Brooklyn experimental theater maker Aya Ogawa hadn’t thought of her father for ten years. When that fact occurred to her, in 2017 — a decade after his death, which she and her mother chose not to mark with a funeral, or even an obituary in the local paper in his California town — she didn’t feel guilty. about the.
It seemed an indication of the distance from their relationship, and how painful it had been for her. Still, when she was busy creating a show called “Failure Sandwich,” Ogawa thought she had somehow failed as a daughter to him.
“He would like to be remembered,” said Ogawa, 48, one afternoon last week, casually barefoot on the floor of an upstairs rehearsal studio at the Lincoln Center Theater. “He would like to be celebrated and recognized and all that sort of thing.”
It was too late for her to do anything about her father’s absence from her life, even though they shared the same house. The bond they never forged would never be. But she could use the resources of her art to envision a different ending to their relationship—a gesture of forgiveness toward him, “because there’s no other way,” she said, and also a gesture of forgiveness to herself.
And so “Failure Sandwich,” a play she built from other people’s fables, evolved into her acclaimed play “The Nosebleed,” a kind of mourning ritual in dramatic form, with comedy. After a short run last fall at Japan Society, it’s back at the Claire Tow Theater in LCT3, the Lincoln Center Theater’s stage for new work, until August 28.
“The Nosebleed” considers what Ogawa the public describes as “one of the biggest failures of my life.” That wasn’t something she would have liked to dissect in public.
“I never wanted to write an autobiography,” says Ogawa, who grew up in Japan and the United States and graduated from Columbia University. “I never thought I would write about my father. It shows very vulnerable aspects of my life, and you know, it’s very scary to do that.”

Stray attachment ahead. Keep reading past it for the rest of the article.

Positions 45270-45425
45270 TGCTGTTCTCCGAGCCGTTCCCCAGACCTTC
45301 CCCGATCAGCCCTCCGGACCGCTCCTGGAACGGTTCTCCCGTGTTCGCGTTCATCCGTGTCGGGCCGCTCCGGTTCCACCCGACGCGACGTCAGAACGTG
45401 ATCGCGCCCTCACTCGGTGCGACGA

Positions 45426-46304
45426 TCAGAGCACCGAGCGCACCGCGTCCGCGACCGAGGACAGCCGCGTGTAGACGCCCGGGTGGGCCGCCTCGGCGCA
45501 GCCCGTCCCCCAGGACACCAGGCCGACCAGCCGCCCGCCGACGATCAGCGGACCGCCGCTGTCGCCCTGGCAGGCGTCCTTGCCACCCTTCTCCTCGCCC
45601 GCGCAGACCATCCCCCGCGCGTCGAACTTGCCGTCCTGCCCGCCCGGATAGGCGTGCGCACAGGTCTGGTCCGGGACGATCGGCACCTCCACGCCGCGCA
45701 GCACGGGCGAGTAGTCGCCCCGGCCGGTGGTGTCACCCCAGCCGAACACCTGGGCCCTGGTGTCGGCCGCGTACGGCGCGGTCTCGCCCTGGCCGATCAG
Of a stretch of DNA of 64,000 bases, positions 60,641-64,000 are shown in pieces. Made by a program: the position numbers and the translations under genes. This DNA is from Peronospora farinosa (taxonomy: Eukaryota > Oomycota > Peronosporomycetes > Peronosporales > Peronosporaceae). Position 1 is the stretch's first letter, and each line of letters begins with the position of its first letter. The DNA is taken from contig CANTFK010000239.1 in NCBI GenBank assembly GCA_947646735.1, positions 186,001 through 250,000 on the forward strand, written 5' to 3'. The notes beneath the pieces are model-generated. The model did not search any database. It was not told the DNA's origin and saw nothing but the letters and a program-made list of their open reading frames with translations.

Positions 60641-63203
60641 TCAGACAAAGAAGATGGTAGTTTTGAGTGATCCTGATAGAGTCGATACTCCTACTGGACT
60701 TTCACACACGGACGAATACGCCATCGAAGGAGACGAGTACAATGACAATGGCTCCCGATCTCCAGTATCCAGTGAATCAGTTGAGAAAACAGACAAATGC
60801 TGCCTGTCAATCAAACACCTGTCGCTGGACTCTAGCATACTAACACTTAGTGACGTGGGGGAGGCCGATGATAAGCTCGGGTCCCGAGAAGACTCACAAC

With Ogawa portraying her father at various ages and her youngest son at age 5, four other actors play prismatic versions of their playwright-director.
“It’s a mind trip, you know?” said Drae Campbell, who has worked with Ogawa for 20 years, considers her “like family” and plays the character Aya 4.
Ogawa’s unsentimental playing eschews bitterness in favor of kindness, humor and emotional complexity. It invites audience participation, but does not force participation, mainly by asking for a show of hands for questions such as “Who has a father here who died?”, “Who here hates their father?” and – more lightly – “Who here watched the reality shows ‘The Bachelor’ or ‘The Bachelorette’?”
There is also a Japanese Buddhist funeral ritual for Ogawa’s father, which some onlookers can participate in, in which they use chopsticks to extract ersatz bone fragments from his imaginary ashes. The playwright, who watches that scene like her father, said it turned out to be “this incredible, profound, spiritual practice” for her unexpectedly.
“I see the remains of my body come out in front of me,” she said, “and I see strangers come up to help me put that body to rest.”
For Evan Cabnet, artistic director of LCT3, Ogawa’s compassion and vulnerability are part of what characterizes her as ‘a real outlier’ among experimental theater makers.
“There are many artists who work in formal experimental modes, and the end result of that work is often cerebral or intellectual or smart,” he said. “Aya’s work is all that, but it mostly comes from the heart. And, I think, from a sense of openness, and from a sense of softness and caring.”